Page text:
What has been more surprising has been how deeply affected I’ve been by this mistake. I obviously felt really stupid at having made that bad decision but then the amount of work and aggravation that ensued to try to get the situation sorted was hard to fathom. Endlessly waiting on the telephone to speak to the insurance company, hours of wading through possible replacement cars and the worry of not knowing how much the insurance company would stump up to replace the car.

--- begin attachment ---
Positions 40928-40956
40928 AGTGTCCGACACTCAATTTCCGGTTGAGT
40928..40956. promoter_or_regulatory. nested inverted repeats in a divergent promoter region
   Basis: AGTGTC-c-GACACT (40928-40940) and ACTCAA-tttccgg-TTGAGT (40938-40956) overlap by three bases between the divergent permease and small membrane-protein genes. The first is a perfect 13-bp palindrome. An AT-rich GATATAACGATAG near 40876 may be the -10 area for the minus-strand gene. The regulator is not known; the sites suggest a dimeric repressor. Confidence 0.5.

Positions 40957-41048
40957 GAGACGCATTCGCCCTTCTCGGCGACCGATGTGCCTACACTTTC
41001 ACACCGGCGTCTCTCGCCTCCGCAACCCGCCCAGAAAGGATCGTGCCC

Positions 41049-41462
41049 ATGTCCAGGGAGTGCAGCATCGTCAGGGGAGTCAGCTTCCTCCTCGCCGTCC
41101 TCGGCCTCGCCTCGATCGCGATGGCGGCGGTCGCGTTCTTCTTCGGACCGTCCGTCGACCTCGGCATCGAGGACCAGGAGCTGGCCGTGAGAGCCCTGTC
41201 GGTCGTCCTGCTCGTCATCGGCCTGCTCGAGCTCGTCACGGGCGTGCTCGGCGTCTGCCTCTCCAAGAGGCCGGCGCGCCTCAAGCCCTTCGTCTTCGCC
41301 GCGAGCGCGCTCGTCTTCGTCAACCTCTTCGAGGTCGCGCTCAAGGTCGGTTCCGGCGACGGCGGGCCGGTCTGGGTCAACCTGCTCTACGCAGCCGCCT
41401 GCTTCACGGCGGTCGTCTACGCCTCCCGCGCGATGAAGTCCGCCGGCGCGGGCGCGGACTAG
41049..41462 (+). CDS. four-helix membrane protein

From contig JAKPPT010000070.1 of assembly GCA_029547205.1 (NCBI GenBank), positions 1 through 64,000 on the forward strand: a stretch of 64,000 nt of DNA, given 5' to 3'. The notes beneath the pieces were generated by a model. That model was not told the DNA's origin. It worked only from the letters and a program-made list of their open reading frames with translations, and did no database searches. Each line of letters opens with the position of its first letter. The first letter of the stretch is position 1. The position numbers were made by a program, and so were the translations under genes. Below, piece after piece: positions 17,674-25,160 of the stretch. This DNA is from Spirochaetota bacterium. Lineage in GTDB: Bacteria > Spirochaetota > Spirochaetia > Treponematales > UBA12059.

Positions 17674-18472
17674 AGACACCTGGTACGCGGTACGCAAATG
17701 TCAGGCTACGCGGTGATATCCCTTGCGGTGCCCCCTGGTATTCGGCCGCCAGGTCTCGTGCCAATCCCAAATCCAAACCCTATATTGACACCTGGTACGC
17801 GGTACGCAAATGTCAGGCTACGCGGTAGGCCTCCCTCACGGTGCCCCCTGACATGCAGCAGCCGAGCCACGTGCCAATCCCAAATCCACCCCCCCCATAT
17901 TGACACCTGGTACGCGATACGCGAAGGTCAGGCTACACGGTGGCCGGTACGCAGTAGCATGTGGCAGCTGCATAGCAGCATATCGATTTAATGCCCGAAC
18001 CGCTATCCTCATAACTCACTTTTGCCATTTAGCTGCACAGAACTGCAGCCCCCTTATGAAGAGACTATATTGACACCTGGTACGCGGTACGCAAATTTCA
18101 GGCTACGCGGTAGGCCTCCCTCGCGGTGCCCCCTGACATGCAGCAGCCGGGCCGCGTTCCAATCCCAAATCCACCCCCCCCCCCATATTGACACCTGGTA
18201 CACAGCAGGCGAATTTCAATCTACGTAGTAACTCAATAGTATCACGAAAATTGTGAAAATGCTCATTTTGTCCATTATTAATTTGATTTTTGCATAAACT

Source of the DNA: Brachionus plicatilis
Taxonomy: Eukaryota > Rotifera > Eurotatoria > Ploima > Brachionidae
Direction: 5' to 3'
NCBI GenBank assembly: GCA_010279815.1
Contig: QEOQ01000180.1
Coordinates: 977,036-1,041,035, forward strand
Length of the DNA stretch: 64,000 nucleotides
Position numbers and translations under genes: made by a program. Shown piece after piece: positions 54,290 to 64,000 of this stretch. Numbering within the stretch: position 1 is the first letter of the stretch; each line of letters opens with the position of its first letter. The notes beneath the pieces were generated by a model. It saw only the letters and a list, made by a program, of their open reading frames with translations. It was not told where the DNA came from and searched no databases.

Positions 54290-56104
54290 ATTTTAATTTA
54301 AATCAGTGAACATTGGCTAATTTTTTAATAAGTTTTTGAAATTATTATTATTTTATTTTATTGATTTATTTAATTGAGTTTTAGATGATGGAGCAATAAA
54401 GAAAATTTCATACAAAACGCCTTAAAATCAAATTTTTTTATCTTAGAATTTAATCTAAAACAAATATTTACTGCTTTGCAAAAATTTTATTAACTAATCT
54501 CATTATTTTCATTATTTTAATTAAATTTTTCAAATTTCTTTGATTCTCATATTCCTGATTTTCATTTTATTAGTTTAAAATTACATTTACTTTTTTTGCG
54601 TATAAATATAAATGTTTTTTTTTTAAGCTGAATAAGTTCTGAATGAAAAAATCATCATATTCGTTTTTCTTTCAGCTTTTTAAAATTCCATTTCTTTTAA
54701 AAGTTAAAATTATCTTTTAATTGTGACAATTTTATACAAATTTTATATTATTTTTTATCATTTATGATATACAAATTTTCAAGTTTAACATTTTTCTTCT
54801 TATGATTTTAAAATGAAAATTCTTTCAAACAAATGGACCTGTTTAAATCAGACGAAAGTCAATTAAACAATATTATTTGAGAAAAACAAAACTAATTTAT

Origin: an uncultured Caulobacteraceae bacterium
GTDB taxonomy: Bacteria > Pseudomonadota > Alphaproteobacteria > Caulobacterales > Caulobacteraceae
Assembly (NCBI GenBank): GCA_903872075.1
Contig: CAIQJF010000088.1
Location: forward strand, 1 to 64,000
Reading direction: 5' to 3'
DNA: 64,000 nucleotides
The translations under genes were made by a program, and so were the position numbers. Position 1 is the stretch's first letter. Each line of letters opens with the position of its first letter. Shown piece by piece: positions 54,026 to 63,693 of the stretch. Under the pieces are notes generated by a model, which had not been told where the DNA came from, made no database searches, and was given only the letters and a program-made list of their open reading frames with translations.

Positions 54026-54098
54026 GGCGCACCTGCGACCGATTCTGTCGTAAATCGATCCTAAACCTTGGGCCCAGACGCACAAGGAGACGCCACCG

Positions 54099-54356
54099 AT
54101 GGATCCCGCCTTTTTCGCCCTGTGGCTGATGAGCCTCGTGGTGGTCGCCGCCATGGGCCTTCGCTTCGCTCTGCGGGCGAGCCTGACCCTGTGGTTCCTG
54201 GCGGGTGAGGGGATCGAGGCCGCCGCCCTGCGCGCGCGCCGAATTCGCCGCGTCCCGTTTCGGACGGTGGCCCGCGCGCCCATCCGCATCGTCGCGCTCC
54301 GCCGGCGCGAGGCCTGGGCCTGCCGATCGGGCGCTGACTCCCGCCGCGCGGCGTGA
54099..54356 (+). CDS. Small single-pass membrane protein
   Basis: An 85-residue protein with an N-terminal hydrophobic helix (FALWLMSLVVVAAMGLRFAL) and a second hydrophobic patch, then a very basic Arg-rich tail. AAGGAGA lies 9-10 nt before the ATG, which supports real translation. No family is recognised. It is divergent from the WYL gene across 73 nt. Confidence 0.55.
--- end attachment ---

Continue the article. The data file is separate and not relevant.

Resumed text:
It’s only about a month later and we have a great new to us car sitting pretty and waiting to take us out again. It’s true the aggravation and stress levels were high but I’ve been left reflecting that what was truly much worse than the reality of the situation was my reaction to it. My constant worrying and going over the sorry ordeal was a complete waste of time! The reality hasn’t turned out that bad at all. This was just a minor set back for me and my family.  Around the globe people are experiencing much worse traumas and problems that need their strength and fortitude. All I can hope is that I have learned this lesson now. Acceptance and patience is all we can really strive for – I truly hope I can approach the next set back with a calmer perspective.  Come on 2013 let’s have something good!